Predatory lenders are only part of the problem. Health-care and education costs have risen dramatically in the past few years, while the global price of cotton has become depressed, largely because of the billions of dollars in subsidies Washington hands out to U.S. farmers. "Expenses have increased, eating habits have increased. Health, education, all increased," says Gajanan Madhavrao Akkalawar, 70, who has farmed cotton for more than half a century. "It's difficult to run the family show." And then there's the growing obsession with the luxury goods that now consume much of Indian families' incomes. Television has given even the poorest a glimpse at the world outside. India is adding more than 6 million cell-phone subscribers every month, many of them in small villages and towns; its road network is quickly expanding, bringing increased commerce, trade and ideas. "If I say to people that materialism is upsetting the equilibrium of society, they stand up and say, 'Why should we be deprived of all these things? Why should only the people in the cities get these things?'" says Kishor Tiwari, the head of Vidarbha Jan Andolan Samiti. "The natural tendency is to adopt all these new things, whether the pocket permits it or not."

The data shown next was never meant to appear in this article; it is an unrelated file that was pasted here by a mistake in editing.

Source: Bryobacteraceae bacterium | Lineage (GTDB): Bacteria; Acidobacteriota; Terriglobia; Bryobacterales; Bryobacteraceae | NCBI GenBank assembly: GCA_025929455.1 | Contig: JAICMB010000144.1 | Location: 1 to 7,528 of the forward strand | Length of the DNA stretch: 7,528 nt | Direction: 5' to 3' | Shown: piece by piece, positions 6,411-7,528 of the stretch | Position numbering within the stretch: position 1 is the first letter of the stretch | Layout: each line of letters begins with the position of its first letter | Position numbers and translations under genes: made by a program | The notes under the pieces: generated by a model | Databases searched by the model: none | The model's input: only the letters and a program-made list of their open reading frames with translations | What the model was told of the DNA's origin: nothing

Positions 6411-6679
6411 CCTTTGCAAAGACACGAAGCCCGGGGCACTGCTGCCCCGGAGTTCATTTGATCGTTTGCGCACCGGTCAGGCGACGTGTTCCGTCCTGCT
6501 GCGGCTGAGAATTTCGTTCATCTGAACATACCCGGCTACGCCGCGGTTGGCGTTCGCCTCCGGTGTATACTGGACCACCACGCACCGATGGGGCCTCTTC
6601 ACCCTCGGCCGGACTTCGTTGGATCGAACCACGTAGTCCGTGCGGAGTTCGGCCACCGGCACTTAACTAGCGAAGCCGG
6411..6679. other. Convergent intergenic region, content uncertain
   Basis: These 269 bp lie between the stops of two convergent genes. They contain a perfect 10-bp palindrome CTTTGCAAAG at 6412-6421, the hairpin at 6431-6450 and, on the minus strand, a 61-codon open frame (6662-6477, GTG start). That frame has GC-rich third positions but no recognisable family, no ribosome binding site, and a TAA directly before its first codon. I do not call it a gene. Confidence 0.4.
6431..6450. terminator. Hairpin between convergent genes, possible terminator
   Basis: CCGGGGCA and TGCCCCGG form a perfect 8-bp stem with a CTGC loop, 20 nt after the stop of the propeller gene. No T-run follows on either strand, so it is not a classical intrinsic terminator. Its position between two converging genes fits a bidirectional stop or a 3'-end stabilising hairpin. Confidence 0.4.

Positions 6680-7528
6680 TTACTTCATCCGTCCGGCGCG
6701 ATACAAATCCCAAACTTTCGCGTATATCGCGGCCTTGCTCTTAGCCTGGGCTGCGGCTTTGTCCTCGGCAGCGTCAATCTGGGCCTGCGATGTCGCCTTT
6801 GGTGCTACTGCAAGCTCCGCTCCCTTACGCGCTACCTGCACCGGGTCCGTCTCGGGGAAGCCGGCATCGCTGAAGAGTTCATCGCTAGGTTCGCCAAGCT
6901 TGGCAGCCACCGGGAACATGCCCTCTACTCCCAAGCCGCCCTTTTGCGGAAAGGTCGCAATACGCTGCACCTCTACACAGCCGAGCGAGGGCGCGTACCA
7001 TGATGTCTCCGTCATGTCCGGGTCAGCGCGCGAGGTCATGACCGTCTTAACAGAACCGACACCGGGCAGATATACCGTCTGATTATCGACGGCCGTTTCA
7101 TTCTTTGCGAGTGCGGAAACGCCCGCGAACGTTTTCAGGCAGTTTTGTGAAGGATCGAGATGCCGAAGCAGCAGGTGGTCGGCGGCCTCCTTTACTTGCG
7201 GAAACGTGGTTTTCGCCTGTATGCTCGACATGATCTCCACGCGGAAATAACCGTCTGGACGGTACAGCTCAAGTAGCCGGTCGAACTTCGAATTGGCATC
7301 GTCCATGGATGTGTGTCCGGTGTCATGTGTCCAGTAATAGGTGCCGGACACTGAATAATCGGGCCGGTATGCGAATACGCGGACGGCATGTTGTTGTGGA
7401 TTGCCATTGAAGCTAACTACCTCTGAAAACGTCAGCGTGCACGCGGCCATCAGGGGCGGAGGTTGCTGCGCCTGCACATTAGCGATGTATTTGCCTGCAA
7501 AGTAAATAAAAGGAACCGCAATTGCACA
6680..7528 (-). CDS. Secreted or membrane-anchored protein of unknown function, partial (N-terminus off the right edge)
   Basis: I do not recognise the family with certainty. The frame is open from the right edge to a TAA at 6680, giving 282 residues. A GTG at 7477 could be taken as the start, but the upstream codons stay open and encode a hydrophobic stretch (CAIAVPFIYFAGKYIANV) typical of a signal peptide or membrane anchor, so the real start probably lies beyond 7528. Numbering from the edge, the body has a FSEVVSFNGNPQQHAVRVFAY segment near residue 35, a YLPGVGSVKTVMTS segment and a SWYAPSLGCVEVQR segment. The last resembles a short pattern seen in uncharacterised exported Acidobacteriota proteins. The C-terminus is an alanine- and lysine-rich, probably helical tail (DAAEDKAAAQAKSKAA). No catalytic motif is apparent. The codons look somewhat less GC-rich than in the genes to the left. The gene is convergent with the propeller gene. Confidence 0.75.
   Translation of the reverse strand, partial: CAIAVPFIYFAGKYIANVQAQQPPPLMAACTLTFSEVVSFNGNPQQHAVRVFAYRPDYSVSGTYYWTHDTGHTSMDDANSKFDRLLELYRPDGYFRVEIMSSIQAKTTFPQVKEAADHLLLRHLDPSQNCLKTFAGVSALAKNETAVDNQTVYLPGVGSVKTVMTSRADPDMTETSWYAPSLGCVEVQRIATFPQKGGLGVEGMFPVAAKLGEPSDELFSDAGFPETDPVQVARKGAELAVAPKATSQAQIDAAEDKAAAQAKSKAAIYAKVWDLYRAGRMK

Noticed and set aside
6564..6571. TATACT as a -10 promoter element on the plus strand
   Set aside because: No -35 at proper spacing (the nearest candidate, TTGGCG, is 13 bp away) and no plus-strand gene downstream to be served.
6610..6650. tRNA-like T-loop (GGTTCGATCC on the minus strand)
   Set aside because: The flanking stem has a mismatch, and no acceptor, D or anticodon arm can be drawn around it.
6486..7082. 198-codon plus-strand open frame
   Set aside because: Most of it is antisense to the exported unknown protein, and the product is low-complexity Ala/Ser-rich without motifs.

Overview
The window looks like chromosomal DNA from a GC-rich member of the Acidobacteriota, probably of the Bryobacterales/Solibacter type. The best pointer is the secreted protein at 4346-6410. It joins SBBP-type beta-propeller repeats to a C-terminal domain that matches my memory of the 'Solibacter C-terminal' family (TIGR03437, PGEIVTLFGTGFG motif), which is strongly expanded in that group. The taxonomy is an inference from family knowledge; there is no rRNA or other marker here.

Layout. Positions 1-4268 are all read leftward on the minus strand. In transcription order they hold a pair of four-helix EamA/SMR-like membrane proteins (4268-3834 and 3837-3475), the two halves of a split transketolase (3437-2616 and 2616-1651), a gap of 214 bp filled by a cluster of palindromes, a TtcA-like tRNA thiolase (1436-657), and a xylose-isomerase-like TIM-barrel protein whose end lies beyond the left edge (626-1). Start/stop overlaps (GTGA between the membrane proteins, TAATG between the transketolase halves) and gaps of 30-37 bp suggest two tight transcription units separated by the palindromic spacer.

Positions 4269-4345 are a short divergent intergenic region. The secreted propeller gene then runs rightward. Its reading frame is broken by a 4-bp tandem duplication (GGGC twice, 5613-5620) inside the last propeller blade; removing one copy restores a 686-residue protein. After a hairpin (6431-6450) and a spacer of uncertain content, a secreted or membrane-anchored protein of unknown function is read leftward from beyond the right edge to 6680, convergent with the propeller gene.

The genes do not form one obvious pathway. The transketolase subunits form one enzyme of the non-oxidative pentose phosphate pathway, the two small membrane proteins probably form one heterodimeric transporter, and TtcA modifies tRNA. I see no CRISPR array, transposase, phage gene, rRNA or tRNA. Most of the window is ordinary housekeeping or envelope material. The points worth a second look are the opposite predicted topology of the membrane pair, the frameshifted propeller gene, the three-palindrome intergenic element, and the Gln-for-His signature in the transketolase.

That's how it went with Pravin, who wanted the best for his family even if he couldn't afford it. Pravin's family lives near Pandharkawada town, in Sunna, a village of dirt streets and pale blue and whitewashed brick houses. The air hangs heavy with the smell of goats, cattle and chickens, and farmers use wooden bullock carts to carry their cotton and animal feed. Doors are strung with mango leaves to bring good luck, and women stretch their washing over twig fences. Pravin took over the family farm from his father four years ago when the old man tired of the task. The son proved a natural farmer, increasing yields and, initially at least, bringing in more money. His wife Smita, a distant cousin, was studying literature at university, but says she was happy to stop once it was time for them to marry. "Pravin was in the village and I had been to the city, but he didn't let me down in any way," says Smita. "He was very much a hard worker. No one in the village will deny he was the best young man."